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District Wants PA SRO Fired After Fight with Student

The Philadelphia Inquirer via YellowBrix

December 24, 2009

The Philadelphia School District is recommending that a school police officer who scuffled with a Frankford High School football player two months ago be fired and that a second officer be disciplined.

Jeffione Thomas, 18, a sophomore, said that when he arrived late for school Oct. 29, the officers followed him in, then jumped him. One handcuffed him, he said, while the other beat him, giving him a bruised eye and a torn lip that required six stitches.

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Thomas, a running back on the varsity team, was arrested and charged with aggravated assault. Since he was 17 at the time, the case went to Juvenile Court. He awaits a hearing Jan. 22.

The officers have said they were defending themselves.

Gregory Brinkley, president of the local chapter of the National Action Network, led by the Rev. Al Sharpton, held a rally for Thomas this month, and criticized the district’s handling of the case to the School Reform Commission. At the time, Superintendent Arlene Ackerman said an independent investigation was being conducted.

In a statement yesterday, district spokesman Fernando Gallard said the district’s recommendation was made “based on the facts, eyewitness interviews, and review of the videotape of the unfortunate incident involving Jeffione Thomas.”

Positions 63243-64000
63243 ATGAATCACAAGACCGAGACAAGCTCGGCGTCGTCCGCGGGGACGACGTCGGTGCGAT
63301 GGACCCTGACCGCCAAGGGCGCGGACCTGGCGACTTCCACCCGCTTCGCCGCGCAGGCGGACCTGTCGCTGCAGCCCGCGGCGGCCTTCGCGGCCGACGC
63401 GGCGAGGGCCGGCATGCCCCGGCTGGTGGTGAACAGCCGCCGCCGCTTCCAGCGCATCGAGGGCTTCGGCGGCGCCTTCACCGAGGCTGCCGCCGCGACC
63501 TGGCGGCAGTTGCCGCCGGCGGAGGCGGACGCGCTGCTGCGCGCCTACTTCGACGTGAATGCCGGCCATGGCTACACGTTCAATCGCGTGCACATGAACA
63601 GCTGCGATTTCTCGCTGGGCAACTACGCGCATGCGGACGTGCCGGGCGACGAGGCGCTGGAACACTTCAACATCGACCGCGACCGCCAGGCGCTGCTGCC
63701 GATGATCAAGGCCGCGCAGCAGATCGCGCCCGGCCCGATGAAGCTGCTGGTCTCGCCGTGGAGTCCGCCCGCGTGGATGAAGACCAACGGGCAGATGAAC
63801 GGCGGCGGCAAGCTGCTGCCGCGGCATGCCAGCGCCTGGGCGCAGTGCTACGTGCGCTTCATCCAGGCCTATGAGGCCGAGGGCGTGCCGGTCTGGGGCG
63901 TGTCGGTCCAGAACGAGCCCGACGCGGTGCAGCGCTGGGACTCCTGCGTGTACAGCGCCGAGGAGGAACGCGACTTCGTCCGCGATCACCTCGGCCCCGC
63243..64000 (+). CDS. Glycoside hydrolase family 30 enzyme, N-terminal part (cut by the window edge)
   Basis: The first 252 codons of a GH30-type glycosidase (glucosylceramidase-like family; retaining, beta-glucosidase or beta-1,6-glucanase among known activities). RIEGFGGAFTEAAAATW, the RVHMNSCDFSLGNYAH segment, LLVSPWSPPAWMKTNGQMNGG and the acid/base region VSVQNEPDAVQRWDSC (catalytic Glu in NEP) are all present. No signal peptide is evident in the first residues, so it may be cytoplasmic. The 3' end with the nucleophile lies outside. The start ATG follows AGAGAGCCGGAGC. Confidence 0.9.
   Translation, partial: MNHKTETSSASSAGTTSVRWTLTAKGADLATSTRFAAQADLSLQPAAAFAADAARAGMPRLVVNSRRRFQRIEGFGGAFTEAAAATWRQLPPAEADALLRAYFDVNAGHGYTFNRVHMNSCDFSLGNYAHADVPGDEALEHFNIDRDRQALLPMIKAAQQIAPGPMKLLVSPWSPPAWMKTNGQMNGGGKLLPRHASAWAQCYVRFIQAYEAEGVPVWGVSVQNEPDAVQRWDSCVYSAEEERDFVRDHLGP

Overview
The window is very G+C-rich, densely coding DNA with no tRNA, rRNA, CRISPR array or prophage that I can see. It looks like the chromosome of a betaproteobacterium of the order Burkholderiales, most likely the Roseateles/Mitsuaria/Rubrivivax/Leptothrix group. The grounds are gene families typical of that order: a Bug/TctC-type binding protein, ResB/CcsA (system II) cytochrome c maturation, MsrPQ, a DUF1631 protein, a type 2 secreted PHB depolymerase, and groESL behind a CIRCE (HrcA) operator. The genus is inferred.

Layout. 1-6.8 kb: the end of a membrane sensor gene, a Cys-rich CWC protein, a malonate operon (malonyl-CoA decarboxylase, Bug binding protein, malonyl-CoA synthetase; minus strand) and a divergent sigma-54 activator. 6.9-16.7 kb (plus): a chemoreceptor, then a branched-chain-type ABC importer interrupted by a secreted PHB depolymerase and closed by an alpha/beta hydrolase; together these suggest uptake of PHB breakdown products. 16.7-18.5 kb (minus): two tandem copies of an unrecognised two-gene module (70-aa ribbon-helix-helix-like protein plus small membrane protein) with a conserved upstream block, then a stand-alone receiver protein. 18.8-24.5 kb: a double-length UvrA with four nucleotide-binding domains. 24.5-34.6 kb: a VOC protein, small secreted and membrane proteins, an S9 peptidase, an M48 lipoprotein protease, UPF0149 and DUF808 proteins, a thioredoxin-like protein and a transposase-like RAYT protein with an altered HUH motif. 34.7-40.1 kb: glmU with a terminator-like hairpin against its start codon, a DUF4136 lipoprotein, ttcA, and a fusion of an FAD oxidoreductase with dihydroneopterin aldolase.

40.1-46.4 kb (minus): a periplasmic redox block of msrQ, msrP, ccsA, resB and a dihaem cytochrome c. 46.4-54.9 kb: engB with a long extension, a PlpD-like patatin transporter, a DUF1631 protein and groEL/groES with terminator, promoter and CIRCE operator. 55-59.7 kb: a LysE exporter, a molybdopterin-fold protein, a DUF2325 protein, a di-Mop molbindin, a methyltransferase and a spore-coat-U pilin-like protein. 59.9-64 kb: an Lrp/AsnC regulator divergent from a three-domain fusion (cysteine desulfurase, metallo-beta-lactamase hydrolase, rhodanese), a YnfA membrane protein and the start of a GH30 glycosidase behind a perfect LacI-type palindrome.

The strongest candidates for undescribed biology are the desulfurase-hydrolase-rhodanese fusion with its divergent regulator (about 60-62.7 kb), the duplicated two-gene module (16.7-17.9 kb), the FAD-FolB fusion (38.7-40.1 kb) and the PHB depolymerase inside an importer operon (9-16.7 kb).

The punishment for the second officer has not been determined, Gallard said. Due process under the school police officers’ contract will be followed before any action is taken against either.

Michael Lodise, president of the officers’ union, said last night that he was “really upset over this.”

The first officer, who could lose his job immediately after a final hearing with a district official, is an eight-year veteran “with an impeccable record,” Lodise said.

Lodise said that he had examined the officer’s medical records, and that the officer required hospital treatment after the fight.

“He just defended himself,” he said. “That’s anybody’s right, to defend themselves when they’re struck.”

The officer “will definitely get his job back,” said Lodise, who declined to name him. “There’s no way this stands.”

He said that he expected the firing to be upheld in the next round and that he would then take the case to arbitration, which could take up to a year.

The second officer, whom Lodise also declined to name, is a 15-year district veteran, he said, also with a clean record. He also was defending himself, Lodise said.


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